Spiration::Config - oh look! another module in the Spiration namespace. This is one I created earlier to expose configuration variables to the calling package - this allows me to define the database connection settings and other bits and pieces elsewhere. I can't be sure how many scripts will use them, but I can be sure that when I want to change them, I don't want to have to open every single script and make the modification - this allows me to abstract system-specific values out from the application logic.
Exporter - this line loads a module called Exporter. This will allow me to export certain variables into the namespace of the package which uses this extension.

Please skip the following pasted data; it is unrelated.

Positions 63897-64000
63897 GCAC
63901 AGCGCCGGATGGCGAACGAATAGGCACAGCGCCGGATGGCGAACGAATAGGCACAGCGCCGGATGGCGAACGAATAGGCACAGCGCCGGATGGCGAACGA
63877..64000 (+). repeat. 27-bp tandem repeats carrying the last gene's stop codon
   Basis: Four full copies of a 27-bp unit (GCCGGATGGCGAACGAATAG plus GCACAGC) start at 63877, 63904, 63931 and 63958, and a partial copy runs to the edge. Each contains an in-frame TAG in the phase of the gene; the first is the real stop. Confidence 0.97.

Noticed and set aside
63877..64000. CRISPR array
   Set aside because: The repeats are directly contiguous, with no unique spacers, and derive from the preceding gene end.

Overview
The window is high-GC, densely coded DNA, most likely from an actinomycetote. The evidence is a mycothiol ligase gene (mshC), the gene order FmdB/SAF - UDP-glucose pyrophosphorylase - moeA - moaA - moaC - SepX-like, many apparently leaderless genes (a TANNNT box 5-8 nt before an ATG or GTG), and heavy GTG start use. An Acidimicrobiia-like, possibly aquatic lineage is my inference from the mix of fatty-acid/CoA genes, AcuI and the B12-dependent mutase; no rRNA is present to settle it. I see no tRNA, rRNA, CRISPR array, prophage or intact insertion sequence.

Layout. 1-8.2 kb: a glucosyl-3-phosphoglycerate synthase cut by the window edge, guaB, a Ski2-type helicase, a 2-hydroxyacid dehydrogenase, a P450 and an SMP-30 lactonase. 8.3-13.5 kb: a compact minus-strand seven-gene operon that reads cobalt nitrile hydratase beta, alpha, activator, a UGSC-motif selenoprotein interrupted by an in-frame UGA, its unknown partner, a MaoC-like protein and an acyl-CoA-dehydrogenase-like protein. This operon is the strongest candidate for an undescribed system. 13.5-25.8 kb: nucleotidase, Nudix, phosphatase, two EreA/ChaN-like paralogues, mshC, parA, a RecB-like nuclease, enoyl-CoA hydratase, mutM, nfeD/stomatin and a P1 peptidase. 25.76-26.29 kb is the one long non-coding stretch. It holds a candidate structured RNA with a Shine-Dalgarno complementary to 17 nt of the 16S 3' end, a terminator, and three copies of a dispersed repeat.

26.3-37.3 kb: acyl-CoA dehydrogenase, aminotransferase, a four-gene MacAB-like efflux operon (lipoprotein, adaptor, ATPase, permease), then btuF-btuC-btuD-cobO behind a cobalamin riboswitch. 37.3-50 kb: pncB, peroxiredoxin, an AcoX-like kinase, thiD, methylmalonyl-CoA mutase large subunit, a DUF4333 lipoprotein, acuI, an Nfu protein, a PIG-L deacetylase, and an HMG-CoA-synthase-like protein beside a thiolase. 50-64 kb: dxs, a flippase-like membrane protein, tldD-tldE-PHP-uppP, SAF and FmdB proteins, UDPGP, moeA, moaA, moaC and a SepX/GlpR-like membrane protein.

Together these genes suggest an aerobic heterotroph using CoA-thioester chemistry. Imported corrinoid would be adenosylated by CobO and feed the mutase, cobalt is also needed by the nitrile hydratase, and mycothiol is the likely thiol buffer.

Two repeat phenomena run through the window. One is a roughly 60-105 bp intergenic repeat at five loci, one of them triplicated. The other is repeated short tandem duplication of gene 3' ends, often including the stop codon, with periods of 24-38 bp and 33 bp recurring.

So what comes next in our perl extension?:
our @ISA = qw(Exporter);
our @EXPORT = qw($dbh db_connect db_close db_query db_rows db_execute);
So first I initialise a variable called $dbh.
The following line indicates that this package is a subclass of the Exporter package. This allows me to call methods define in Exporter as if they are part of this package. Here we are using perl's object oriented behaviour to leverage functionality from one module to another, even though in this case we aren't actually defining a class.
In the next line I declare what subroutines and variables I want to export from this extension into the 'calling' package. This means that when another package uses 'use Spiration::TestDB';, then these are the functions and variables which will magically become available to it. In this case I define the single variable $dbh (which will contain the db connection object) and some database methods.
The next line looks like this